A good moral character is the most precious asset a person possesses. It determines whether he can be successful or not and is the best assistance one can have in life.
“To speak in a mean [that is the mean or middle style more appropriate to prose], the virtue of prosperity is temperance, the virtue of adversity is fortitude, which in morals is the more heroic virtue.” — Francis Bacon
People with great virtue and moral character are always blessed. During World War II, during a day of heavy snow, General Eisenhower received an important order and traveled in a hurry on the snowy road at night. On the way, he discovered an old couple sitting trembling on the roadside because of the cold. He felt sympathetic toward them so he stopped and went to speak to them to see if they were all right. It turned out that the couple was going to their son’s home in Paris, but their car had broken down in the bad weather. Since they were stuck in the middle of nowhere, they could only wait until someone came to rescue them. General Eisenhower immediately asked the driver to send the old couple to Paris. Later on, he found out that the enemy had an ambush arranged on his original route. By changing his plans, he escaped. The general sighed: “I thought it was me who saved the French couple. Now I realized it was them who saved me!”
“A good moral character is the first essential. It is highly important not only to be learned but to be virtuous.” — George Washington
A person with great moral character can benefit others and is trustworthy. On the contrary, a person with poor moral character can be harmful and could possibly lose opportunities. Once, there was a young man applying for the position of sales representative. He did very well in all aspects during the interview and had great eloquence, receiving positive feedback from many bosses. Someone asked him what his best and most satisfying selling experience was. He happily stated that once he had sold a set of intellectual development courses costing $5,000 to a janitor whose monthly salary was only $2,000. Since the janitor’s child was just 5 years old, he desperately hoped his child could be successful in the future and wanted to invest in that. Using the man’s concerns, the young man took away two and a half months’ salary from the janitor. After hearing this story, many bosses, including those who were thinking about hiring him, shook their heads. One of the bosses commented: “I do not doubt your ability, but I am concerned about your moral character.”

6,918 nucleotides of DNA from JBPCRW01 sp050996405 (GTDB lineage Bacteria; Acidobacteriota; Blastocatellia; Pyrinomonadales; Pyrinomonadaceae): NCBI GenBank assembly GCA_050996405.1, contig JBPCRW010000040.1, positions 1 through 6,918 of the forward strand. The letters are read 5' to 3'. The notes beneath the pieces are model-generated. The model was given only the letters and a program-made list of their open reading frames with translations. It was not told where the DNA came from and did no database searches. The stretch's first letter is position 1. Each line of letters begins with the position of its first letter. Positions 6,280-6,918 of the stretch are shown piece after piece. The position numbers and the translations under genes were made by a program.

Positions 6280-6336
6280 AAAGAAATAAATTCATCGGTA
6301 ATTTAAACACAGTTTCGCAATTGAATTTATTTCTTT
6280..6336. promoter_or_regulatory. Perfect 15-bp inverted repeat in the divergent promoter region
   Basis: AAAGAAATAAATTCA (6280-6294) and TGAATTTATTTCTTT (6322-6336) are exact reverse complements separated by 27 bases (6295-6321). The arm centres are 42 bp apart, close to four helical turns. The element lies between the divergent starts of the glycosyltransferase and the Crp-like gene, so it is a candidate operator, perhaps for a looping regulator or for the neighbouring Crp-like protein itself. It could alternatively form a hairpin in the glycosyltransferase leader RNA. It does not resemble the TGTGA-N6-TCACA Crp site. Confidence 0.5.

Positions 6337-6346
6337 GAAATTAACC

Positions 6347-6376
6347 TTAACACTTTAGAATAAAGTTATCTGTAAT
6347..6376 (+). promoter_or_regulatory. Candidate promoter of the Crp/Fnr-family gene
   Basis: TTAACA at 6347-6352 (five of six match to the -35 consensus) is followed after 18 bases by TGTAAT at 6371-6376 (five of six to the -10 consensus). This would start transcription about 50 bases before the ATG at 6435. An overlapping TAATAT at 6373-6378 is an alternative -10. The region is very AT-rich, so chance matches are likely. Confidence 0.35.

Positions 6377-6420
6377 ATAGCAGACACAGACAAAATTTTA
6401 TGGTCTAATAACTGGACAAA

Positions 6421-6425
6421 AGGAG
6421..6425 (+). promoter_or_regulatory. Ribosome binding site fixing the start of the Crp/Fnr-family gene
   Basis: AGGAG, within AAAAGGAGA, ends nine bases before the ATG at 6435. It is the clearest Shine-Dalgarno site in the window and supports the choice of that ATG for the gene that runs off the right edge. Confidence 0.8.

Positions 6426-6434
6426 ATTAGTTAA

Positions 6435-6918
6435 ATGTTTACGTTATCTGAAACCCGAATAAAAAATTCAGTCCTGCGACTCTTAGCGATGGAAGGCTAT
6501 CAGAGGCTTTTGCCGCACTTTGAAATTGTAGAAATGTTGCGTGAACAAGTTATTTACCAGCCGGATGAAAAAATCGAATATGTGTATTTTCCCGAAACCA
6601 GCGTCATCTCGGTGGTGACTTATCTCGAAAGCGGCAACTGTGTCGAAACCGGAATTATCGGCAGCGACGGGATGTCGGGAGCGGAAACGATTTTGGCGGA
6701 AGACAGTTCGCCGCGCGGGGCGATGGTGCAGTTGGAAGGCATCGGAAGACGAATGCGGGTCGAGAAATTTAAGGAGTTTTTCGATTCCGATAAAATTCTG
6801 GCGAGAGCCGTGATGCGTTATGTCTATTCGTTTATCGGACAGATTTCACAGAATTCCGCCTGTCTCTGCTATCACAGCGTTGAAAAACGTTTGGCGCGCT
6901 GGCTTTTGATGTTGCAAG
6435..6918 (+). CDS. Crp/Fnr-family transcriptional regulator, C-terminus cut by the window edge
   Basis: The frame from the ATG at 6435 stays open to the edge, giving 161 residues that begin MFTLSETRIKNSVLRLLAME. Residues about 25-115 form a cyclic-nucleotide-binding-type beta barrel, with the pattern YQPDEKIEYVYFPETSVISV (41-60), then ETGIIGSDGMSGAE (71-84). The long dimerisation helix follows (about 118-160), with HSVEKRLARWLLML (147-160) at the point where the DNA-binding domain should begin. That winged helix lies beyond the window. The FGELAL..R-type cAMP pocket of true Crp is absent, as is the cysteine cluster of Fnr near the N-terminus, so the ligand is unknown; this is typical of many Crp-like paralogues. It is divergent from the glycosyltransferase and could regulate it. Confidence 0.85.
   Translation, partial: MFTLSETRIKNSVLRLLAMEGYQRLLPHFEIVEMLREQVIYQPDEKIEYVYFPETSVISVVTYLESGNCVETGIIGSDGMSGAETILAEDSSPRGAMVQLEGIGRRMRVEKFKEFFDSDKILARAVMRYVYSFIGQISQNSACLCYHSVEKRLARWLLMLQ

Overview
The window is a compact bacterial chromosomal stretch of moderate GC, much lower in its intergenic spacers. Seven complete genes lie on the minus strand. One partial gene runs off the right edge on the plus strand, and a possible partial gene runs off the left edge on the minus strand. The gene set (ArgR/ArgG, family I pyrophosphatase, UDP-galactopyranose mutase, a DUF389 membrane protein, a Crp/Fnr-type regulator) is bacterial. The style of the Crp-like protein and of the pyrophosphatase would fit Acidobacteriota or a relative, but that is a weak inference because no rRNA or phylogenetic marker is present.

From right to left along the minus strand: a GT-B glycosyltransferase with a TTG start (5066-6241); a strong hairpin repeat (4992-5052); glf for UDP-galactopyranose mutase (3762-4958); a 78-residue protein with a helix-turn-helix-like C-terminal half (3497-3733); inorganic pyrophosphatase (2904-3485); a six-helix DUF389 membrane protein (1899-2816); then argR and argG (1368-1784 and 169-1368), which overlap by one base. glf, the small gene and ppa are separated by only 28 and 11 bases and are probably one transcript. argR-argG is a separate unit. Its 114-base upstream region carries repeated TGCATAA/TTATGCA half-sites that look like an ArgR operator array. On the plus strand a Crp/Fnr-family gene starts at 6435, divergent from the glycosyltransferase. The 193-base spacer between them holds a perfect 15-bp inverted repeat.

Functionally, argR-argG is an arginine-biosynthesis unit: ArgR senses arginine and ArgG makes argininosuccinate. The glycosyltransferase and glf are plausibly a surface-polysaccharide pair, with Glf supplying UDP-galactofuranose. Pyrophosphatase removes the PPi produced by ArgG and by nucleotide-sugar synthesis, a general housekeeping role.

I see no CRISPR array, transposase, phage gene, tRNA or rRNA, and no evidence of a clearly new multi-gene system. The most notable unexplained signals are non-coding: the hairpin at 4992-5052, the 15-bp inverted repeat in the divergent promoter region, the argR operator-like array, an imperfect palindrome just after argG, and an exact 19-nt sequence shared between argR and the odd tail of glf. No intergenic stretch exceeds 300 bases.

“Without great character, there would be no great person, not even a great artist, a great actor.” — Romain Rolland
Chen Hsien-Mei, a woman who was nearly 60 years old, was once a nobody who collected scraps for living. One day in October 2011, in Foshan, Guangdong Province of China, she came across a 2-year-old girl, Yueh Yueh. The little girl was run over by two cars one after another. For more than five minutes, 18 people passed by, but none of them came to help. Only Chen Hsien-Mei came to offer a hand to send the girl to the hospital. Although the girl did not survive, people were all impressed by the good deed of the old lady. Later on, she was sick and went to the hospital. It turned out that she needed expensive surgery. When she was in the hospital, the chief of the hospital recognized her from her good deed in trying to save the little girl. In order to show his respect to the old lady, the hospital did not charge her any fees for the operation.
There is a Chinese story about how the Buddhist abbot Master Huei-Tung selected his successor. In order to decide who was qualified to be the next Buddhist abbot, Master Huei-Tung called two of his disciples, Chih-Neng and Wen-Yuan, and gave each of them a bag of paddy seeds. Master Huei-Tung said to them that when it reached harvest time, the one who had the most amount of grains would be the next Buddhist abbot. When the harvest season arrived, Chih-Neng brought a great number of grains, whereas Wen-Yuan brought nothing. Master Huei-Tung asked him the reason. Wen-Yuan was embarrassed, saying that he did not grow the paddy rice well and the paddy seeds did not even germinate. Master Huei-Tung laughed and immediately assigned Wen-Yuan to be the next Buddhist Abbot. Chih-Neng was not convinced and asked for the reason. Master Huei-Tung replied: “How can you grow cooked paddy seeds?” Chih-Neng blushed. Actually, Master Huei-Tung did not care if his disciples could grow the paddy seeds well, but only if they could be honest.
Translated by Sharon L and edited by Helen
Source: Secret China